Last week, Systemic Failure called out the Greenbrae Interchange Project as a waste of money when we already have an under-funded rail project not far away. Why spend $143 million on a road project that won’t even add capacity?
While the Greenbrae project isn’t the best project, it’s about rearranging ramps, not adding capacity. While the Drunk Engineer is a great watchdog of Bay Area transportation policy, he’s looking at the wrong project. For that, we need to look a bit further north, to the billion-dollar freeway investment underway in Sonoma.
Let’s step way back to two things, money and problems, and restrict our potential solutions to roads and rail. Fresh on our desk is a dictate from The Man saying the transportation system between Windsor and Larkspur doesn’t have enough capacity to meet the demand for travel, and we have $1.4 billion ($1 billion from roads, $404 million from rail) available to fix it.
Adding two carpool lanes for the length of freeway that currently doesn’t have any will cost $1 billion, we know, and will add about 4,000 people per hour worth of capacity through the area. We can add about another 1,000 with a $500 million rail project*, but we can’t afford it, so we’ll truncate our line at San Rafael and Santa Rosa.
What if we pumped all $1.4 billion into the road? Lanes only have so much capacity, and that decreases as the freeways get wider. We might be able to add travel lanes at the most congested part of the road, but all the merging could just gum up the works more.
What if we flipped all $1.4 billion into rail? As it turns out, this would give us almost as much capacity.
- Base SMART: $680 million, 650 passengers per hour, or 880 with standees (220-person capacity per train, 2 trains running in either direction per hour)
- 7.5 minute service with three-car trains: $1.2 billion, 3,936 passengers per hour or 5,280 with standees**.
If SMART were to get a clearance from the FRA to run European trains, the cost of 7.5 minute service drops to $1 billion, leaving us with $400 million to spend on years of operations, grade separations from traffic, or a 10-mile extension to Richmond’s BART and Amtrak station. Success! Not only did we meet our goal, we added capacity much further north and south than the 101 project and have some money left over for other projects. That’s pretty damn good.
I know, I know — I'm talking about people rather than vehicles and a SMART system that has a finite number of trips it can serve. But taking people off the road who don't need to be there will free up space for those who do need to be there. Traffic isn't linear; there's a tipping point where just 1 percent more cars can turn smooth running into stop-and go. Ensuring that all the drivers in traffic are those who most need to be in traffic allows 101 to best serve its purpose as a high-speed trunk for the road system. And people would ride this maximum SMART.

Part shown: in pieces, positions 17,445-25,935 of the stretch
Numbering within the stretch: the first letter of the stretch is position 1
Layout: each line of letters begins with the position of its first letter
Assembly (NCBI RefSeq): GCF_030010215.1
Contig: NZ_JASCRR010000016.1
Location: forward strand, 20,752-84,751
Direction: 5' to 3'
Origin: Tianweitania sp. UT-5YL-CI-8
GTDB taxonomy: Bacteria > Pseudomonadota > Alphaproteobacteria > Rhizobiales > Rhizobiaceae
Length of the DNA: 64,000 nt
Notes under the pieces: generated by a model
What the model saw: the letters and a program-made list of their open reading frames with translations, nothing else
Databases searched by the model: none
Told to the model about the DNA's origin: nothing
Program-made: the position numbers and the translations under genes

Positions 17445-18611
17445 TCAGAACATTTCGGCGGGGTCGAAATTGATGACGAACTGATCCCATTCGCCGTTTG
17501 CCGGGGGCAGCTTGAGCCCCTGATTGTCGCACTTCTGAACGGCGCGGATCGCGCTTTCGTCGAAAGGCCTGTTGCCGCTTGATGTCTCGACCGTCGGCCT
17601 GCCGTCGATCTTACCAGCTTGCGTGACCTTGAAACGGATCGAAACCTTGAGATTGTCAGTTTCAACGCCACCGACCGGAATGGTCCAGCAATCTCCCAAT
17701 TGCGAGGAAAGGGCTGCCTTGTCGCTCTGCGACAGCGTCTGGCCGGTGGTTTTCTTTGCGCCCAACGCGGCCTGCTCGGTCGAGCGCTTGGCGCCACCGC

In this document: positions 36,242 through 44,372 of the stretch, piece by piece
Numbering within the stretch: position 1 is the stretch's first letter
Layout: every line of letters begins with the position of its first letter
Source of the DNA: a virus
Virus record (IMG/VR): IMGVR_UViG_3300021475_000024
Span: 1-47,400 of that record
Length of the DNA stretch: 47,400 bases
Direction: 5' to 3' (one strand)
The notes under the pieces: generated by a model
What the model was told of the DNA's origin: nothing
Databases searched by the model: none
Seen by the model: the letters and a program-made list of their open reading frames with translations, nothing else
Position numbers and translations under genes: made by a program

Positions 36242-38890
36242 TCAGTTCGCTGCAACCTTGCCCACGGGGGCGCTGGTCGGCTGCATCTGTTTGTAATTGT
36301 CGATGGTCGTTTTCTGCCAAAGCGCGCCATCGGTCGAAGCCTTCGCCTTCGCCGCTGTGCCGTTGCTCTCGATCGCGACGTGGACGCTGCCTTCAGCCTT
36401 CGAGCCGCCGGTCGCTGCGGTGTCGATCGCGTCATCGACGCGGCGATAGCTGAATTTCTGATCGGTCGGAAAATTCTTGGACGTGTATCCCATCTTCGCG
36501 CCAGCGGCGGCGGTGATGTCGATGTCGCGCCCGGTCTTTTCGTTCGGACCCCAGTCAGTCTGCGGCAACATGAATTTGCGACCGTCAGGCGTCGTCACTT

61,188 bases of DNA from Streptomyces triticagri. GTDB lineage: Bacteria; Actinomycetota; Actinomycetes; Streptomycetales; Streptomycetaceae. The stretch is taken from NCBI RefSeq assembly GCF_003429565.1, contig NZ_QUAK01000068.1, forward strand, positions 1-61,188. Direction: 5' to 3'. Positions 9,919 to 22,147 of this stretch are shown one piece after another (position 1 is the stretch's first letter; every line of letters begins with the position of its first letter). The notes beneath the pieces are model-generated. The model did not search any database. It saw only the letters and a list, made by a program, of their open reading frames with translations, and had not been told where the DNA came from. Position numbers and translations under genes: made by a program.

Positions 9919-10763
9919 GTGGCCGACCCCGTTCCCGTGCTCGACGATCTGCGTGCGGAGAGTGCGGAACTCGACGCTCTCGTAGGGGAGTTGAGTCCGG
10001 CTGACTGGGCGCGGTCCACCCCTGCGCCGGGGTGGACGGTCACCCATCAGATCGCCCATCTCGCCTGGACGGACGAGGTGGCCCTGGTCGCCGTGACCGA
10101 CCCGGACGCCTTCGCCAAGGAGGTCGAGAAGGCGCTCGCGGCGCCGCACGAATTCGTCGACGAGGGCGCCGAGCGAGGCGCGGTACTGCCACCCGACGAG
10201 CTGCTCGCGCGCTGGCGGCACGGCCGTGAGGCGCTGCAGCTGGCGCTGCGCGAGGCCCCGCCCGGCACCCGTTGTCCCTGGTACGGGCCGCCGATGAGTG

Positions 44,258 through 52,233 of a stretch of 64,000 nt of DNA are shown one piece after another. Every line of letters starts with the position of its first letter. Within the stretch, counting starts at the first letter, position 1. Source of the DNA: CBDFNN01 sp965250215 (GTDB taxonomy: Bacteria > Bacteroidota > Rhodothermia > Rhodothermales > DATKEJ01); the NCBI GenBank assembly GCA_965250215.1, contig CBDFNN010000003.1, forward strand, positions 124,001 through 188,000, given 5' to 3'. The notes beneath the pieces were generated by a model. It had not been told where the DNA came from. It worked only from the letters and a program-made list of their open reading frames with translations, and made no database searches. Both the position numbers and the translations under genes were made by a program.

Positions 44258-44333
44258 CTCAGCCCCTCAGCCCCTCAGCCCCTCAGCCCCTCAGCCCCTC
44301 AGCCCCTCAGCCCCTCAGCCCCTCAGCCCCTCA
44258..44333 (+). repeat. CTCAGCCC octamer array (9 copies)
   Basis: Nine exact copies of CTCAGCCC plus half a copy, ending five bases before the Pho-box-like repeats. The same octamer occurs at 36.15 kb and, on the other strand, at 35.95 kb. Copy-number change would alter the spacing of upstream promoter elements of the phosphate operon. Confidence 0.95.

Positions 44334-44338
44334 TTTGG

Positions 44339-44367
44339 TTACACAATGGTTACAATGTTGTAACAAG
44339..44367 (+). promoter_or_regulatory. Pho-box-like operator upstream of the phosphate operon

The old Dowling ridership study projected that 24,000 people per day would ride SMART if it had 15-minute headways. Cut that in half and you still get more than double the currently projected ridership for less than double the cost.
Alas, this is not how we do things. Instead, we’re spending at least $200 million more than we need to for a worse transportation product. That the most efficient project, SMART, cries poverty — much of its own making, true — while local and state authorities pump hundreds of millions more into parallel capacity makes this situation even more egregious. Rather than a truly transformative investment, SMART will be relegated to only a shadow of its potential.
This is the height of what Cap’n Transit calls transportation myopia and a prime example of what happens all the time in the Bay Area. Caltrans and MTC tend to see road capacity problems as vehicle problems rather than transportation problems. When they do take transit into consideration, they just duplicate efforts in parallel to the road project. They forget that transit a means of transportation, not a goal to be achieved on its own, and functions in competition to cars. That means that nobody takes SMART seriously as transportation in its own right. Even SMART views itself as a supplement to driving.
MTC, TAM and SCTA need to cut off funding to the Highway 101 project and invest it in SMART. Caltrans is hunting for funds now, and none of these agencies should cough up the cash. Not only will the train add more capacity than the freeway, but it will also strengthen towns up and down the 101 corridor, attract employers, and knit together the North Bay in a way a wider 101 never could.
We spend so much energy in the North Bay talking about the environment. Let’s actually do something for the environment and save money in the process.
*The cost of the IOS + Windsor is about $500 million.
** The maximum length of a train is limited by the size of a city block to three cars, so that’s how many we can put on a single train. The Sharryo train cars SMART will use have 82 seats with space for 28 standees, so a three-car train has space for 330 riders. The 7.5 minute headway is the minimum allowable without widening the Puerto Suello tunnel, and it means 8 trains per hour per direction. The cost of sidings to allow that much frequency is about $180 million more than the current system. Each Sharryo car costs $3.3 million, and 7.5 minute headways requires 34 trains. Add together the cost of 34 three-car trains and more sidings to the base cost of $680 million and you have about $1.2 billion.